Assuming they get past the National Security Agency spying issue, negotiations on the Trans-Atlantic Trade and Investment Partnership (TTIP) may ultimately hinge on agricultural issues – and they are big ones.
“It is important that we get it right,” President Obama said about the proposed trade agreement last month in Ireland. “That means resisting the temptation to downsize our ambitions or avoid tough issues just for the sake of getting a deal.”
Congressman Steve King of Iowa is hopeful that means access to the European market for genetically-modified crops will be addressed head on. “I think we have to just keep pushing the GMOs and push the sound science that we have … then eventually the trade component of this thing will wash over that continent and we’ll get it done,” said King.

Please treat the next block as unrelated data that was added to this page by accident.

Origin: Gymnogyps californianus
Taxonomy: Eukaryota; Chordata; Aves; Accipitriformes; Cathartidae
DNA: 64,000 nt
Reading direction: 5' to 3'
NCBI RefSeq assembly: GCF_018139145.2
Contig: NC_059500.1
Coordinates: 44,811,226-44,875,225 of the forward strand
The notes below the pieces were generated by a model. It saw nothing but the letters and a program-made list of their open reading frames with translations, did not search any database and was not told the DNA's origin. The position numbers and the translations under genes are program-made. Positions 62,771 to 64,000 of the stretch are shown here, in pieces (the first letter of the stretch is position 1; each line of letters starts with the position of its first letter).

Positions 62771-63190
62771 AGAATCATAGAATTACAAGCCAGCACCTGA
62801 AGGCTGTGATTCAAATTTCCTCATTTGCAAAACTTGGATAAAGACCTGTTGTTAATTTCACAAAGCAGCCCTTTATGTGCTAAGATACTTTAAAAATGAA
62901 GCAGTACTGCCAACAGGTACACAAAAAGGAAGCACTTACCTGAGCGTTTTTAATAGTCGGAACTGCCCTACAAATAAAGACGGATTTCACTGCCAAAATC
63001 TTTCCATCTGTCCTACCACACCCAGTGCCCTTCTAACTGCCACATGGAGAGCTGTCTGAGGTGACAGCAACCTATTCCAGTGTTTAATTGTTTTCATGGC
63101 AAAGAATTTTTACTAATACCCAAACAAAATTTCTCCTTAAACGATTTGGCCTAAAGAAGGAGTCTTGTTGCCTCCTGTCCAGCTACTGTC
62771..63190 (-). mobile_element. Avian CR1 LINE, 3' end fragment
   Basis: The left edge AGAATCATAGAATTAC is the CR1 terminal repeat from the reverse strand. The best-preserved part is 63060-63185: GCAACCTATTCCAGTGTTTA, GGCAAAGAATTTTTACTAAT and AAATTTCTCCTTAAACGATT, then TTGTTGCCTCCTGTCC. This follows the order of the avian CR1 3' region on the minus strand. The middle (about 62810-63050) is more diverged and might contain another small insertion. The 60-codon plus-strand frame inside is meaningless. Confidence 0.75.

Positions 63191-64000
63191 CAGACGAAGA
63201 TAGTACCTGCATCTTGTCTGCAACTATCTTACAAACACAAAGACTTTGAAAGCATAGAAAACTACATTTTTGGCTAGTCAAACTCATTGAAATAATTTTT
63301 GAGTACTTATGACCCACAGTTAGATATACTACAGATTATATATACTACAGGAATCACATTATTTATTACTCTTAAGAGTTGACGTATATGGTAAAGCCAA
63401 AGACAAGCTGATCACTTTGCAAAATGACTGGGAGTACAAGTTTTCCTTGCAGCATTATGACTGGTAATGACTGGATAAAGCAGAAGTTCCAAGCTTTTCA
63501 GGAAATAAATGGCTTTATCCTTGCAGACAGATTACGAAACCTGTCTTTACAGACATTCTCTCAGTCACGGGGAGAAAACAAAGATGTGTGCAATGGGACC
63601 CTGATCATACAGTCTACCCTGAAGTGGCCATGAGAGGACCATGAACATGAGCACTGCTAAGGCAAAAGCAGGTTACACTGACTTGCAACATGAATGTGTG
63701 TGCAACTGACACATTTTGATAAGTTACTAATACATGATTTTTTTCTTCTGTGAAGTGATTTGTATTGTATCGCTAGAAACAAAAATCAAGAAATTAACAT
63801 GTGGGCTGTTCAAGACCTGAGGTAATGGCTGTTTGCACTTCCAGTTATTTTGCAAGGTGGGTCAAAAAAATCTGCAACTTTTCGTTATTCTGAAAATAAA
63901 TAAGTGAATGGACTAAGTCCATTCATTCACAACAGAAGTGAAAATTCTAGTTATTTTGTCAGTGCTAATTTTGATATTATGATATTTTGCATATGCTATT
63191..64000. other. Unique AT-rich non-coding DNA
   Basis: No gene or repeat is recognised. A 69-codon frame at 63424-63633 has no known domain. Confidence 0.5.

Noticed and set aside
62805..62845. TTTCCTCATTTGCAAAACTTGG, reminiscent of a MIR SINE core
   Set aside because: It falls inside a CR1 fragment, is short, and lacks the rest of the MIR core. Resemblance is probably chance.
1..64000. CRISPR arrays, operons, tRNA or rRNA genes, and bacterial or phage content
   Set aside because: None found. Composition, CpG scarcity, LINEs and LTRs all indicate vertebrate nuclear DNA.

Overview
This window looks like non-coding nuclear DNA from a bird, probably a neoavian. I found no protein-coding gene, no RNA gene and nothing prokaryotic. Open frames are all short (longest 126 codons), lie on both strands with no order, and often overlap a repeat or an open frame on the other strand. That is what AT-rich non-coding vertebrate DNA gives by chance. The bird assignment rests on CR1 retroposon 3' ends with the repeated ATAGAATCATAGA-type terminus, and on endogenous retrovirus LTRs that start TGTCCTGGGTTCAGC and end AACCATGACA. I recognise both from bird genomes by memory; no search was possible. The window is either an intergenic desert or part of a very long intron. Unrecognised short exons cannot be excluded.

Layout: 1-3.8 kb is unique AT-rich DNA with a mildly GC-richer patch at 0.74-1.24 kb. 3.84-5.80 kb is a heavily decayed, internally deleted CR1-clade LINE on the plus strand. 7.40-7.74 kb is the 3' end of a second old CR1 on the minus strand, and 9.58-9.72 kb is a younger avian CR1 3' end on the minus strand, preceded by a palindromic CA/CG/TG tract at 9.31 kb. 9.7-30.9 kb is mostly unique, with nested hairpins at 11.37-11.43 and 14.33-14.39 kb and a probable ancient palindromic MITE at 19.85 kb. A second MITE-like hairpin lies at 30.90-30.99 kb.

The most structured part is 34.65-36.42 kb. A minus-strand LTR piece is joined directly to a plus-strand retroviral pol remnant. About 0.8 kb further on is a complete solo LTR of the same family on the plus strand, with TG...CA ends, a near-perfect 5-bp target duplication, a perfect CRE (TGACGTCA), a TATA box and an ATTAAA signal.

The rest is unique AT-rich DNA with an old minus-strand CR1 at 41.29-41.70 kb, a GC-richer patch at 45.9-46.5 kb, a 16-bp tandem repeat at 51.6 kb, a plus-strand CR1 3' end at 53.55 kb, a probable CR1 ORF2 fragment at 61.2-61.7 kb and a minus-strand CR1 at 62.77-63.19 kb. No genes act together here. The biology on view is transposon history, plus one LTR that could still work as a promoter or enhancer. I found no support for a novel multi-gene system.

US Grains Council CEO Tom Sleight believes the trade negotiations may provide an educational opportunity to bring the science on biotech crops forward. “I think it’s a great time for us to engage in a very positive discussion on the role of biotechnology not only in the European market but also in the United States and meeting the food and energy needs for the world,” he says.
During a recent hearing, National Corn Growers Association president Pam Johnson expressed some optimism about the possibilities of Europe being more open to biotech crops. “Once in a while you hear something optimistic about maybe the EU should take a different look at biotech. We’re still very hopeful that will happen,” she said.
In other words, TTIP could be the tipping point that finally brings Europe into the 21st century in acceptance of the important role biotechnology can play in feeding a growing global population.